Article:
From Here to Eternity (1953) Directed by Fred Zinnemann. Burt Lancaster, Montgomery Clift, Deborah Kerr, Donna Reed, Frank Sinatra (118 min).

Oscar’s Best Picture of 50 years ago depicts the isolation and boredom of a Honolulu army post just before December 7, 1941, changes everything. The taboo-shattering lust and institutional brutality portrayed James Jones’ novel were first thought unfilmable. Lancaster and Kerr’s surf-kissed embrace is one of the classic romantic scenes in movies. Powerhouse motifs include Clift’s struggle with the clash between individualism and a military career, Reed’s scandalous “party hostess” and Frank Sinatra’s shattered image as a boyish crooner.

From Here to Eternity was a huge best seller, the author catapulted to sudden fame. Published in 1951, it sold 3 million copies. Jones received both international critical praise and the 1952 National Book Award. He’d seen bloody combat on Guadalcanal, but he chose to write about the peacetime army, perceiving it to be unexplored literary territory. Frank McShane, his biographer, says, “He had appeared like a comet from the heart of America, and he wrote with a directness and truthfulness that recalled such distinctly American writers as Walt Whitman and Mark Twain.”

The novel’s protagonist, Robert E. Lee Prewitt enlists, like his creator, hoping to find a sense of belonging lacking in his own family. Jones grew up in the small town of Robinson, Illinois, later depicted in his first post-Eternity novel Some Came Running. His childhood was unhappy, he didn’t do well in school, and with few prospects he enlisted in the army as soon as he turned 18. The routine and the camraderie suited him and he worked hard at being a good soldier. He was stationed at sleepy Schofield Barracks in Hawaii and had plenty of time for reflection. “The reading of Look Homeward, Angel changed his life,” asserts his biographer. “His unfocused feelings of failure and unhappiness found a possible outlet, and at last he had a sense of purpose…In the unlikely moment of mowing the grass at Hickam Field, he suddenly knew, as he said, that, ‘I had been a writer all my life without knowing it or having written.'”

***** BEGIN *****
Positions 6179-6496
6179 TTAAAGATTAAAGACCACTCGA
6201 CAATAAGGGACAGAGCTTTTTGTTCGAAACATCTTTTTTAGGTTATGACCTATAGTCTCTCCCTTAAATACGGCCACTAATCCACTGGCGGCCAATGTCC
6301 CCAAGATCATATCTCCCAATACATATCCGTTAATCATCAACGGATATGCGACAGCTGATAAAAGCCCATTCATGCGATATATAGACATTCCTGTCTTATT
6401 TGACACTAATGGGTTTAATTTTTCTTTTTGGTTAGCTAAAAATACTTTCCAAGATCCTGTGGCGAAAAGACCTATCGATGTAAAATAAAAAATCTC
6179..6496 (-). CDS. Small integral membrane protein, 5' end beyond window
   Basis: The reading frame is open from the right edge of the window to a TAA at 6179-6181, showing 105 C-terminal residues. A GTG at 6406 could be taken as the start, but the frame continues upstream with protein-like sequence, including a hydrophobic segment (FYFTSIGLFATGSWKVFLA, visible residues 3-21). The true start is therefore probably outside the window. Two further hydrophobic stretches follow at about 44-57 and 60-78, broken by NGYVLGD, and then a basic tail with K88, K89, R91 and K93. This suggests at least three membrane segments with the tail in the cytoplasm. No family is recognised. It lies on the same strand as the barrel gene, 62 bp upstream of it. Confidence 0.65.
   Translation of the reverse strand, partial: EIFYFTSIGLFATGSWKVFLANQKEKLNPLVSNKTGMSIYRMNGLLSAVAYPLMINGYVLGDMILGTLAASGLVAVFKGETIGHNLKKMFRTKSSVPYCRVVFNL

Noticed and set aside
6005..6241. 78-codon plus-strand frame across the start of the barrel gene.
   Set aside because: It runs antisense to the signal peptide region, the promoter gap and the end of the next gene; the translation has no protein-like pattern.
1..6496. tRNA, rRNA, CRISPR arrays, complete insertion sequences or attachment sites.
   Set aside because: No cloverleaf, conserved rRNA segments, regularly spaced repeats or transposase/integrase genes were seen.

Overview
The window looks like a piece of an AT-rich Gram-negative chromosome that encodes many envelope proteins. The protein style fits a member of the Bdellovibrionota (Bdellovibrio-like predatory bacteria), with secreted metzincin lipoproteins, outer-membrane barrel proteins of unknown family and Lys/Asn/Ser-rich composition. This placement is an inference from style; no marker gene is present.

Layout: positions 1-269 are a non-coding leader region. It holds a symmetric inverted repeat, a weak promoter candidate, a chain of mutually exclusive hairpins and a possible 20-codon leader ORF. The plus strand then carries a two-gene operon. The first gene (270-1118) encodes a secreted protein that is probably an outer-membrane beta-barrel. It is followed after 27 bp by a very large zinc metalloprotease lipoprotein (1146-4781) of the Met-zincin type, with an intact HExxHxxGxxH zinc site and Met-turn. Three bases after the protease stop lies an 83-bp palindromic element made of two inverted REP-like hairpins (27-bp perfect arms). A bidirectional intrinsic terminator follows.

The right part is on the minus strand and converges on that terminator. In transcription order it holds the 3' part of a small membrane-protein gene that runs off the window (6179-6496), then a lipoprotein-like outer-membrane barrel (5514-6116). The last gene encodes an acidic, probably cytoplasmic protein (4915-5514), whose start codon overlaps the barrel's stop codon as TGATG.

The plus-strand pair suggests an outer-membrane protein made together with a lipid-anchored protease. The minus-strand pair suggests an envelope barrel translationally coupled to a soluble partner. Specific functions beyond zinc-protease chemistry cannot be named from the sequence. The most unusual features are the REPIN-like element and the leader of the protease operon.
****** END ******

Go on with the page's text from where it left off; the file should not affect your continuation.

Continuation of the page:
Much of his first novel was based on this experience, although it is not strictly autobiographical. His first editor at Charles Scribner’s Sons was Maxwell Perkins who had worked with Jones’ idol Thomas Wolfe, as well as Fitzgerald and Hemingway. The author’s moody publicity photos showed him in a French sailor’s striped t-shirt, signaling he was one of a new generation of writers, with perhaps a whiff of Beat rebellion. Other aspirants to the title of Great American WWII Novel included The Naked and the Dead, by Norman Mailer, The Young Lions by Irwin Shaw, The Caine Mutiny by Herman Wouk and Battle Cry by Leon Uris. These novels would soon join Jones’ in what Philip D. Beidler called the “big war-big book-big movie” category.

In paperback, Eternity is a densely packed 950 pages, much longer than any popular novel these days. It is not hard to understand why it was considered almost impossible to adapt. The writing is raw for its time, both in its language and the depiction of sex. There was a lot of squabbling with Perkins over how many uses of the “f-” and “sh-” words could be permitted in the repressive atmosphere of the 1950s. Mailer’s The Naked and the Dead, a combat novel, uses the curiously muted “fug” instead of the actual “f” word, used copiously in Eternity. Jones himself was extremely profane in his speech and an enthusiastic patron of brothels, and many felt his frank writing spoke clearly to the post-war American experience. Beidler wrote, “For as a novel of WWII, it is uniquely able to locate the American experience of war in its actual ideological provenance: the world of the army as a teeming microcosm of depression-era cast-offs and misfits, time-serving professionals and cynical fascists, wallowing in their routinized misery, with solace only in the clubs, the bars, the brothels, the gambling shacks, all waiting for the end somewhere out on the edge of the empire.”